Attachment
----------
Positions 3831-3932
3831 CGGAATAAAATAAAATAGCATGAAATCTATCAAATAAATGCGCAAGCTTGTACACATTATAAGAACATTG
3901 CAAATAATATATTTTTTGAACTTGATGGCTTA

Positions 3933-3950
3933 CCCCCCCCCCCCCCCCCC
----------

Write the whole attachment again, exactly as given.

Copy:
Positions 3831-3932
3831 CGGAATAAAATAAAATAGCATGAAATCTATCAAATAAATGCGCAAGCTTGTACACATTATAAGAACATTG
3901 CAAATAATATATTTTTTGAACTTGATGGCTTA

Positions 3933-3950
3933 CCCCCCCCCCCCCCCCCC